Ever since the pandemic hit the globe 3 years ago, small businesses have slowly been rebuilding themselves and have been constantly finding ways to re-establish their brands into the current consumer market. Putting themselves back together may seem quite tough especially when they’re looking to re-starting their entire business and even more so when they're going to start from scratch. This is where Abin Kuriakose comes in.
Through his background with the Cook County government, Abin realized that there’s a lot of untapped potential within the AAPI community that deserves to be developed. This led him from working with the government to working on an Economic Development standpoint under World Business Chicago, a non-profit organization that helps in attracting companies to invest in Chicago.
Visibility & Knowledge Sharing
With his job as the organization’s Chief Strategy and Innovation Officer, Abin focuses on the business development side by bringing businesses to Chicago–helping them grow and build the overall “brand” of the city. Abin takes note of the ripple effect that occurs when the city itself invests in its various communities and supports the small businesses that stem from them. It also builds the image of the city to those visiting demographic who could potentially want to invest in Chicago. The consumers of these small businesses who are not originally from Illinois may want to consider putting their businesses near a shop they may have patronized if they see that these small businesses from communities are highlighted. “We have to do a better job at putting a spotlight on these community assets that are really important to the city,” he shares.
When asked if they worked alongside the government, Abin enthusiastically shares that they do. It is also a huge factor that, as they work alongside these government agencies, they complement one another. As part of World Business Chicago, Abin shares that one of the ways they help the government agencies is through the method of Knowledge Sharing. This is when they share to their audience some public information from the government, especially if it could greatly benefit certain communities and their businesses. Visibility is another method that they use in order for people to understand that there’s movement and actions that are taking place to help communities and their predicaments. Both of these methods go hand-in-hand when it comes to getting the communities to understand all these available resources and other program opportunities.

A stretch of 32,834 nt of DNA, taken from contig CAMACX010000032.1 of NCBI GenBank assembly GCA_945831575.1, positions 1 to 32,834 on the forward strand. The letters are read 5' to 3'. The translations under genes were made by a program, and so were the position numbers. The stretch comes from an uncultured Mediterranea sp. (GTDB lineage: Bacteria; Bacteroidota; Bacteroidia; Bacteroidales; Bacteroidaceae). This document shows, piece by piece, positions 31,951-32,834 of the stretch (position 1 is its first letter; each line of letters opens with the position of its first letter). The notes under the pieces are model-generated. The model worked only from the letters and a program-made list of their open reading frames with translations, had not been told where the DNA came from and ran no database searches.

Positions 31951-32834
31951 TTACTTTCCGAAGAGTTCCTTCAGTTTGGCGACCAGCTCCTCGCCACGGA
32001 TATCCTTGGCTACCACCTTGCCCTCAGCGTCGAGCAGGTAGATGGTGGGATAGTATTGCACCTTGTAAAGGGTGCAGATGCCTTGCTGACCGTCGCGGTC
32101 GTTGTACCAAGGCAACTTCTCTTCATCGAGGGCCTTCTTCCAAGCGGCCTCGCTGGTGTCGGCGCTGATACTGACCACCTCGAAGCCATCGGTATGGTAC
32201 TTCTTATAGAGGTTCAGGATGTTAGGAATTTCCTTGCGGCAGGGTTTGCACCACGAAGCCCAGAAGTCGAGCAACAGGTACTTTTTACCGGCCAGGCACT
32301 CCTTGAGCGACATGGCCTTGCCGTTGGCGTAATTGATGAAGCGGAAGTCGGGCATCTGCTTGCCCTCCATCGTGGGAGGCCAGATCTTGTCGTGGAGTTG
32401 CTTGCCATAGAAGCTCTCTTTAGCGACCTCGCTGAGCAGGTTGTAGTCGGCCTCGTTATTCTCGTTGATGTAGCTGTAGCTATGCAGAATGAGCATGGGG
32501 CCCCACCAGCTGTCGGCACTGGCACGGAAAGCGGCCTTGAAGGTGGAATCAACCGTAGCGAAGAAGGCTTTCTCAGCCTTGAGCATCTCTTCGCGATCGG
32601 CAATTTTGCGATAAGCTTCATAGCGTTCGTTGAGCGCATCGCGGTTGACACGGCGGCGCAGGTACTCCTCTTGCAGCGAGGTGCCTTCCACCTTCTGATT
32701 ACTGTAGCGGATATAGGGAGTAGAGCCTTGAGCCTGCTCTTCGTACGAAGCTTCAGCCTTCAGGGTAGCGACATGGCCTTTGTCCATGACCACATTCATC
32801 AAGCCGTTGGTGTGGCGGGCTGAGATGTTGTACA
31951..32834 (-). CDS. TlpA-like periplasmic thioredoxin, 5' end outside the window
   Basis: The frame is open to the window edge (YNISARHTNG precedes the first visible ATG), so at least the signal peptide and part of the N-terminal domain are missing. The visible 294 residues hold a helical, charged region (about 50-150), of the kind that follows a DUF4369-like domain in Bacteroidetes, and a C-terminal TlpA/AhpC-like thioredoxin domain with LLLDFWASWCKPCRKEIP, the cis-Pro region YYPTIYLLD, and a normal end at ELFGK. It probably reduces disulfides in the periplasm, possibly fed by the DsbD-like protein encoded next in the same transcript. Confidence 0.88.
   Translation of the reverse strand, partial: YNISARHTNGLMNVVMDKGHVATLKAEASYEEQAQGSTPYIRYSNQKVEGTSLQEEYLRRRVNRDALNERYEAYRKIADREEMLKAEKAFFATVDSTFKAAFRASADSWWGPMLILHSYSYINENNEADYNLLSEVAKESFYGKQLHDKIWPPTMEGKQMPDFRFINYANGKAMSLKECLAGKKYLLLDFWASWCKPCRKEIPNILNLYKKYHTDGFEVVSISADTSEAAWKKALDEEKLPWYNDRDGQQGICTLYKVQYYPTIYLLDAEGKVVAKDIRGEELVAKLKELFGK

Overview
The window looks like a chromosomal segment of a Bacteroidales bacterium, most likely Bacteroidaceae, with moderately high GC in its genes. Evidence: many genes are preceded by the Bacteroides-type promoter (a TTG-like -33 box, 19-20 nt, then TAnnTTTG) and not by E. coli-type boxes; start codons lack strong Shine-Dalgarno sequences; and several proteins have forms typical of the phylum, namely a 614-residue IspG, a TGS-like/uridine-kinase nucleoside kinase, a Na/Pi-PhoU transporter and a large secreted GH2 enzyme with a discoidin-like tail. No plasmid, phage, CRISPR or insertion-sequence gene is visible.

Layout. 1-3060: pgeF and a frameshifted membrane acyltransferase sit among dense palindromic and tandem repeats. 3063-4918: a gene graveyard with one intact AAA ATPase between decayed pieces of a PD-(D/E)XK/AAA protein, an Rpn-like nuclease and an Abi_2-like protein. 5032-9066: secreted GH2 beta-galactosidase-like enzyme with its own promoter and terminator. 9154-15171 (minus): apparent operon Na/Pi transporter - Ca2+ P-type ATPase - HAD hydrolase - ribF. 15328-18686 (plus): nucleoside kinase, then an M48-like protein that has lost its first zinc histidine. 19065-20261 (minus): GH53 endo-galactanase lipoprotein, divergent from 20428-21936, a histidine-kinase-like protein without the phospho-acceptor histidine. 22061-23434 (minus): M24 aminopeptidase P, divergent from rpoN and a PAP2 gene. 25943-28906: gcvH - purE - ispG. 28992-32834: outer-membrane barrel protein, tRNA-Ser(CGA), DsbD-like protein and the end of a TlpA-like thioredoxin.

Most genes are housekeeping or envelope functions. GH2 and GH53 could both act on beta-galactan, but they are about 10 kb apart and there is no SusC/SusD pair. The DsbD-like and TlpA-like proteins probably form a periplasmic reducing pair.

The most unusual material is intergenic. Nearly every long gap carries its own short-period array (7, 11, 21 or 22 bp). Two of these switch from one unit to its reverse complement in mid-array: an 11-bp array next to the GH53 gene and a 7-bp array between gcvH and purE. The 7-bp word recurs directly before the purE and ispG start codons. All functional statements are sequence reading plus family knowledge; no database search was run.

Abin stresses that it’s their job and clear responsibility to make it easy for entrepreneurs to understand and take advantage of the opportunities that are available to them. “They need to run the business, but we need to make sure we give them the resources that they need in order for them to thrive,” he quotes. Adding that they help when it comes to increasing the accessibility as well as raising the visibility of these opportunities that are presented by the government.
Not to be mistaken as liaisons, Abin highlights how the World Business Chicago complement the government’s efforts and that is by attracting private businesses to invest in Chicago. “There are official government bodies that have programs that fund and benefit small business, our specific role is more of Business Development. Corporate attraction, corporate relocation, corporate expansion, and business marketing. We have that very specific scope and role to talk to companies about moving to Chicago, grow in Chicago, but we don’t have specific roles in the programs administered by the government. This is where we complement one another. We don’t offer any direct funding to business owners. That’s not the role of World Business Chicago, that’s the role of the state and that’s the role of the government.”